Earliest evidence of pet tortoise in Britain
Researchers have found the earliest archaeological evidence of a tortoise being kept as a family pet in Britain, at a castle in Staffordshire.
The find, which is reported in the journal Post Medieval Archaeology, dates to the late 19th Century.
The researchers say that, at this time, attitudes to keeping family pets "began to change".
"A fondness for pets was more regularly expressed in literature," the researchers wrote in their article.
There has been evidence of turtles and terrapins in domestic situations dating back to the 17th Century - but it was believed that these animals were used for food.
The discovery of a 130-year-old tortoise leg bone at Stafford Castle, amongst the remains of cats and dogs, suggests that this animal was a pet kept by the castle's caretakers.
According to Dr Richard Thomas of Leicester University, who led the research, the keeping of pets had until then been considered "morally suspect".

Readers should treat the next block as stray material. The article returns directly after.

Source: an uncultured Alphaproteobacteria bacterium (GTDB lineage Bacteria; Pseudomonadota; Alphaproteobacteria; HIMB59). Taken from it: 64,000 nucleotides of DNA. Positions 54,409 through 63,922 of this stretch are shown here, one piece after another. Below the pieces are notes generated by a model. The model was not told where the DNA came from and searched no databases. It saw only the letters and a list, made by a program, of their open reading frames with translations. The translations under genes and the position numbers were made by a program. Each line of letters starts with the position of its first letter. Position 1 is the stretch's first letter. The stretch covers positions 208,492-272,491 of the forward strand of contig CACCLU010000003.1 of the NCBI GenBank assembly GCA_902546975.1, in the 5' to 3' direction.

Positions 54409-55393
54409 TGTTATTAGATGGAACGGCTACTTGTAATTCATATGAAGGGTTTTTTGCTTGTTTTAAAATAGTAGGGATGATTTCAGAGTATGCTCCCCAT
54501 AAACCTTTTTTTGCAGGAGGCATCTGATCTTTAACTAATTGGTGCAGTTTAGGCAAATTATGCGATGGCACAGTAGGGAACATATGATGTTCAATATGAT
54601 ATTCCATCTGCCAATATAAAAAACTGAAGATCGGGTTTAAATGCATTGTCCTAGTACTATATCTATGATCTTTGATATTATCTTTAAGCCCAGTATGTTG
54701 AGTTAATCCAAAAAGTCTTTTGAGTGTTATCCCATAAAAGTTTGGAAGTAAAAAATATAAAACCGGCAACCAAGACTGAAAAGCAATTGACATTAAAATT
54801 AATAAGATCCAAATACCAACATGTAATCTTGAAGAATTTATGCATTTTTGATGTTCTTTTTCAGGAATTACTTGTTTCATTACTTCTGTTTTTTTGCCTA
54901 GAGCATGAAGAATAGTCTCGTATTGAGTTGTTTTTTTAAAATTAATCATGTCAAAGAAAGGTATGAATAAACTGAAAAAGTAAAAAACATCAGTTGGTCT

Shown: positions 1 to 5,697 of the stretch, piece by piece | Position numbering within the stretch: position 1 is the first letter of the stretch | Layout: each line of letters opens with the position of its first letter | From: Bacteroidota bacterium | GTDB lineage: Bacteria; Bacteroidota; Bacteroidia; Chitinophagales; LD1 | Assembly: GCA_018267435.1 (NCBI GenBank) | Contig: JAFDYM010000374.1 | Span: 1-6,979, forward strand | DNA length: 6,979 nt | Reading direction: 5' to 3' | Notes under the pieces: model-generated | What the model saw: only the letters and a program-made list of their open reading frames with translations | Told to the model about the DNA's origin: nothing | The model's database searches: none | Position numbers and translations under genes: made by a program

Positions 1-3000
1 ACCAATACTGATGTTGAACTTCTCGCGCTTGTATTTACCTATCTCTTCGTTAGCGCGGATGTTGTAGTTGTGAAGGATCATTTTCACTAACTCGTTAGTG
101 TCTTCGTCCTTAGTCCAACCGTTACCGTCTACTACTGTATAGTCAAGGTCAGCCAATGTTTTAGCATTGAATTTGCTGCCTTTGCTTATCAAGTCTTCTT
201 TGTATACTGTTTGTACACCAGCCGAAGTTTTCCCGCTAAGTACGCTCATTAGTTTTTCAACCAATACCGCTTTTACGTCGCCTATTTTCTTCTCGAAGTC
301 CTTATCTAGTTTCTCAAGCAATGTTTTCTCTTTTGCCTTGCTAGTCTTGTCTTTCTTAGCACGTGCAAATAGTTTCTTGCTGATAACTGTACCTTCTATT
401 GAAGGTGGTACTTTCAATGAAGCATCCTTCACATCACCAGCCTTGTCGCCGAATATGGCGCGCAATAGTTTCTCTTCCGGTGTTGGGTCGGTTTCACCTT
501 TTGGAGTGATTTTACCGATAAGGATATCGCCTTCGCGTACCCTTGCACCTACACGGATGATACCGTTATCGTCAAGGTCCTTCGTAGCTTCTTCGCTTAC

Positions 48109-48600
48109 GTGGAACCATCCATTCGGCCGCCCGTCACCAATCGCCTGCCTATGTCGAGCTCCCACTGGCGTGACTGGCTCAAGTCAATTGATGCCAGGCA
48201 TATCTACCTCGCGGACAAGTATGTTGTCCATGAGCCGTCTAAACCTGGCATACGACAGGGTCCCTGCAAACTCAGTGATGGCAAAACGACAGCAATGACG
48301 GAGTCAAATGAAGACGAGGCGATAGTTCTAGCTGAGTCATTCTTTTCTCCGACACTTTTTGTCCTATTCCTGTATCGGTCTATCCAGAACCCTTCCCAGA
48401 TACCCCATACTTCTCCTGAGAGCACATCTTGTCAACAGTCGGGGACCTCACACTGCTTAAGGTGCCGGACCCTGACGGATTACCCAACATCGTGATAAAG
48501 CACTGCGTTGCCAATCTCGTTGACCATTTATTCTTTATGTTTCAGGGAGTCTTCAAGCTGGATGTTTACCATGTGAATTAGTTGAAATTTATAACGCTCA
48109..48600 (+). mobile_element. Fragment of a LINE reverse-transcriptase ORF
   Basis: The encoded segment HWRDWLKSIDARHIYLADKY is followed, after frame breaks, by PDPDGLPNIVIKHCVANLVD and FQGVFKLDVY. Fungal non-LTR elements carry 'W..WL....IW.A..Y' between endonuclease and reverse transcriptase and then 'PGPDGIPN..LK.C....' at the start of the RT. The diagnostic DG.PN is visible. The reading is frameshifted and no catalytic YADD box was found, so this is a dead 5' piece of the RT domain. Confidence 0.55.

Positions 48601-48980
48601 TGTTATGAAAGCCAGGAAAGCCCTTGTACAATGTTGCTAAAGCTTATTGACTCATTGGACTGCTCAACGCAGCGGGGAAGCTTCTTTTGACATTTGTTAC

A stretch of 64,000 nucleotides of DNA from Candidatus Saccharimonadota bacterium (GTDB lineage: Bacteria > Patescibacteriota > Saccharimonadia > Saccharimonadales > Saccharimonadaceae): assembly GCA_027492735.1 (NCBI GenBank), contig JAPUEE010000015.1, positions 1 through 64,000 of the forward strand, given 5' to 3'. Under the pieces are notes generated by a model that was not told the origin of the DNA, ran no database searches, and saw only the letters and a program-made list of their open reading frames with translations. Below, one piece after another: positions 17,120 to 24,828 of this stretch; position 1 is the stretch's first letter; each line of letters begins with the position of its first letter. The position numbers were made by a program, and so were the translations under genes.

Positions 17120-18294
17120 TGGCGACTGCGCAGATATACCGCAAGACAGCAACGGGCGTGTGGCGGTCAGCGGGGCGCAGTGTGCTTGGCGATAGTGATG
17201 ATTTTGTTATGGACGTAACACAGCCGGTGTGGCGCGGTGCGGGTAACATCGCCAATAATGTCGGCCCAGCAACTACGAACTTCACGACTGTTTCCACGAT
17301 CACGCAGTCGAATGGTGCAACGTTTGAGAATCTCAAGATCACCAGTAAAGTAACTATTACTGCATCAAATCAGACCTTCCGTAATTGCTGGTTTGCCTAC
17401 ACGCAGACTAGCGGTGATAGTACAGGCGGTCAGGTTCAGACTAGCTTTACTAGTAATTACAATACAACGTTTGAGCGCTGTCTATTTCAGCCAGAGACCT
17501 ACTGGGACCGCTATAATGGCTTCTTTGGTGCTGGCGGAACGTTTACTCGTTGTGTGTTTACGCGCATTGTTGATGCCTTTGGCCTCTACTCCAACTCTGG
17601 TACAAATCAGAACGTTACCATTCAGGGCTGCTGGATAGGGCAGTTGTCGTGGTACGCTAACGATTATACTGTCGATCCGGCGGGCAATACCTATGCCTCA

"If you go back to the medieval period you can see that attitudes to animals in general were very much constrained by religious doctrine," he said.
"Man was given dominion over all animals, and where close relationships with animals are found, suspicion is aroused.
"In witchcraft, for example, having a close animal companion is seen as very sinister and a sign of devilry."
The discovery of the tortoise bone is seen as evidence that this was an era of the start of a social and cultural change.
It was then that ordinary people began keeping animals - not for any practical use - but because they were fond of them and wanted them as family pets.